A Greek exit from the euro would pose a "significantly smaller" risk of contagion to the rest of the currency area than two years ago before Greece had asked for aid, two lawmakers from German Chancellor Angela Merkel's party said.
Michael Meister, deputy parliamentary caucus leader for Ms Merkel's Christian Democratic Union (CDU), said: "The whole reason why we jumped into action wasn't necessarily out of sympathy with Greece, but rather because we said that there could be a shockwave to the financial system.
"I think the scale of the threat from Greece has diminished," he added yesterday.
Mr Meister's comments are the second time in as many days that a senior CDU lawmaker called into question Greece's future in the eurozone, potentially undermining Ms Merkel as she leads Europe's efforts to keep the 17-member euro area intact.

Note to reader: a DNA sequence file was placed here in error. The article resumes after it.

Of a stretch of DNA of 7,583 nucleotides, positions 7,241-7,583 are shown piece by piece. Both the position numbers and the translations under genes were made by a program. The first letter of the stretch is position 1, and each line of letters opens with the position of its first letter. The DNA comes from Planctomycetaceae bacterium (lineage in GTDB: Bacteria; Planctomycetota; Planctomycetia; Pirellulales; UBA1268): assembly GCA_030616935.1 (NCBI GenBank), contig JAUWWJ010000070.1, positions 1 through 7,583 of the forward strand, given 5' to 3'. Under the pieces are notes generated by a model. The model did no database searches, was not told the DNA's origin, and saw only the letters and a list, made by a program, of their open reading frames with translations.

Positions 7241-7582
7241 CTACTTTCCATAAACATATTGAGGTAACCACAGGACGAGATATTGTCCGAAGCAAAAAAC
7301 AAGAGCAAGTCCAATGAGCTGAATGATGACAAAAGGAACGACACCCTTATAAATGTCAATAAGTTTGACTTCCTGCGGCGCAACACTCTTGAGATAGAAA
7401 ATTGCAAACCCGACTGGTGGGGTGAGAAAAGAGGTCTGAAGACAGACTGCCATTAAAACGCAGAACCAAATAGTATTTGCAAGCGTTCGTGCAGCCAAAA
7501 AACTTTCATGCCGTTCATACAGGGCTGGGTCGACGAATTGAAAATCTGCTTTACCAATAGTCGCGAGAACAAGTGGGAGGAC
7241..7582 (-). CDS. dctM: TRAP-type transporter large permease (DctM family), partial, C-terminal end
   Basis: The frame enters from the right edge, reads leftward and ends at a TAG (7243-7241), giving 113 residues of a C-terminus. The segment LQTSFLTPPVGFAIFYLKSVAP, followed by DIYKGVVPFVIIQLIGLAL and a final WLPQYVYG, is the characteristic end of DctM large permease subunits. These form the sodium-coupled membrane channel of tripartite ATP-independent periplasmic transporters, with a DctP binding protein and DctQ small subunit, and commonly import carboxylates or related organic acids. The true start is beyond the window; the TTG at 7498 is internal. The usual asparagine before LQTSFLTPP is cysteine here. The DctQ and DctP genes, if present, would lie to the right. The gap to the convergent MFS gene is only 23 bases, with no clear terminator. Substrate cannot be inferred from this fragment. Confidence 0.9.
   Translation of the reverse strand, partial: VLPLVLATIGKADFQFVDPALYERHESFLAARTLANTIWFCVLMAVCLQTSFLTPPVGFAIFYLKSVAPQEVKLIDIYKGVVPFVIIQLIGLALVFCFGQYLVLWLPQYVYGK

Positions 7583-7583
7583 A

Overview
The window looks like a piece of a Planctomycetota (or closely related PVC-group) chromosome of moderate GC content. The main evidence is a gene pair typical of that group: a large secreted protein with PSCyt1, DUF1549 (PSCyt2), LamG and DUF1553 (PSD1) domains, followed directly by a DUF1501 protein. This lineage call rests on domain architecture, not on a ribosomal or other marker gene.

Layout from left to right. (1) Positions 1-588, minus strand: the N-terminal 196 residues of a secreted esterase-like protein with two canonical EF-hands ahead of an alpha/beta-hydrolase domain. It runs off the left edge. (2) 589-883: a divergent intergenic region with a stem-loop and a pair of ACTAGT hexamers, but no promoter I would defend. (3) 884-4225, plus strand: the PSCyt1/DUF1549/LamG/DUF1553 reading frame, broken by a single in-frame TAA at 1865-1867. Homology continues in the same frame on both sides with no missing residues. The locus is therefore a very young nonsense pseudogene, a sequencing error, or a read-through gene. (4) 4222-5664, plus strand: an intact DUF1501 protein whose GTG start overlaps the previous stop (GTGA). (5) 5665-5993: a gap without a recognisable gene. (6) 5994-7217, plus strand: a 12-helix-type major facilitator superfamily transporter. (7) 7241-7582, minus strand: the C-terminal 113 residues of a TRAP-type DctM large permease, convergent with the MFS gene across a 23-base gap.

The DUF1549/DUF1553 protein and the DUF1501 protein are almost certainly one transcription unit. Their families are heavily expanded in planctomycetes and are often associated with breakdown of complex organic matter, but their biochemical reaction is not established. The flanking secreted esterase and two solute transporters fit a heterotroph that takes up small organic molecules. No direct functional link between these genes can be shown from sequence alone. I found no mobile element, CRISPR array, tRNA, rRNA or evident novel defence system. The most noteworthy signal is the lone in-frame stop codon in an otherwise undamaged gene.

With the debt crisis now in its third year, Ms Merkel will join CDU lawmakers at a two-day meeting beginning today in Kiel for policy talks focused on the economy.
Greece will have to exit the euro area as it struggles under a mountain of debt, unable to regain its competitiveness without having its own currency to devalue, Michael Fuchs, another deputy CDU floor leader, said yesterday.
For Greece, "the problem is not whether they are capable of paying their loans -- they will not, not at all, never". Greece is still a "special case" and the other 16 euro members will resolve their debt problems and retain the currency, Mr Fuchs said.
Mr Fuchs dismissed the prospect that letting Greece go would trigger speculative attacks against indebted countries such as Spain or Italy. (Bloomberg)